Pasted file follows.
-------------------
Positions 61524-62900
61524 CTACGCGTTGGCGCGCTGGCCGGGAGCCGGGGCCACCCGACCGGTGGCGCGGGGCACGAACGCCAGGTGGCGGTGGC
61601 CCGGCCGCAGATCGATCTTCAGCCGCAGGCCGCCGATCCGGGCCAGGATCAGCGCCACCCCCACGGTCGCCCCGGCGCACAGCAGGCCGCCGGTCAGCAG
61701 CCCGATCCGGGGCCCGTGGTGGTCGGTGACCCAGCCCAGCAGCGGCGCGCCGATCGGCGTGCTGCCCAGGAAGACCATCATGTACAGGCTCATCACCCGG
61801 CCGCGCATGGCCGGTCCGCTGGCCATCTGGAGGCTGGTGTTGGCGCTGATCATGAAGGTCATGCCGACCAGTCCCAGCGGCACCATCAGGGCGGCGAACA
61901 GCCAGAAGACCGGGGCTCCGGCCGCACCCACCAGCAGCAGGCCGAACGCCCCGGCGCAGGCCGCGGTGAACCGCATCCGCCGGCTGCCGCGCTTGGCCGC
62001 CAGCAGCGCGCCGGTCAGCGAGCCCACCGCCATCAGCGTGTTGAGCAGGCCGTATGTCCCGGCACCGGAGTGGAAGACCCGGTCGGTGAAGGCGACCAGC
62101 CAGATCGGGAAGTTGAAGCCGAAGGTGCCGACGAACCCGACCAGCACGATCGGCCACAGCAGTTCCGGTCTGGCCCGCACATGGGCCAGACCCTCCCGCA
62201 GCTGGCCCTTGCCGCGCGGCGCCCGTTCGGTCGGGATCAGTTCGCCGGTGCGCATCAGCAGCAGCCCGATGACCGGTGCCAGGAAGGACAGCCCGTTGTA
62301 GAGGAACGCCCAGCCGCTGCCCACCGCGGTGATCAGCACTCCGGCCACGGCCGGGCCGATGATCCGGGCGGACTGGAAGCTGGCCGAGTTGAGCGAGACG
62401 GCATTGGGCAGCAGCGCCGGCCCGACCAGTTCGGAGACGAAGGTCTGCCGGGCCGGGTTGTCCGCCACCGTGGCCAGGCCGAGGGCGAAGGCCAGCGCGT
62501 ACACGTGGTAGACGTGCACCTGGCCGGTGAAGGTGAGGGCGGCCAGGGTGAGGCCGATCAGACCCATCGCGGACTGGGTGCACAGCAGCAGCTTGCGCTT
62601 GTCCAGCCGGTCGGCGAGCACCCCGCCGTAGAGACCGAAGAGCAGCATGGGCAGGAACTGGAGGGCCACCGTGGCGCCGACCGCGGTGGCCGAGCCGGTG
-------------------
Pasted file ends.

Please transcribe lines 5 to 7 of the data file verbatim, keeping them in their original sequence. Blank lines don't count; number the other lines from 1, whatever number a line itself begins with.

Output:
61801 CCGCGCATGGCCGGTCCGCTGGCCATCTGGAGGCTGGTGTTGGCGCTGATCATGAAGGTCATGCCGACCAGTCCCAGCGGCACCATCAGGGCGGCGAACA
61901 GCCAGAAGACCGGGGCTCCGGCCGCACCCACCAGCAGCAGGCCGAACGCCCCGGCGCAGGCCGCGGTGAACCGCATCCGCCGGCTGCCGCGCTTGGCCGC
62001 CAGCAGCGCGCCGGTCAGCGAGCCCACCGCCATCAGCGTGTTGAGCAGGCCGTATGTCCCGGCACCGGAGTGGAAGACCCGGTCGGTGAAGGCGACCAGC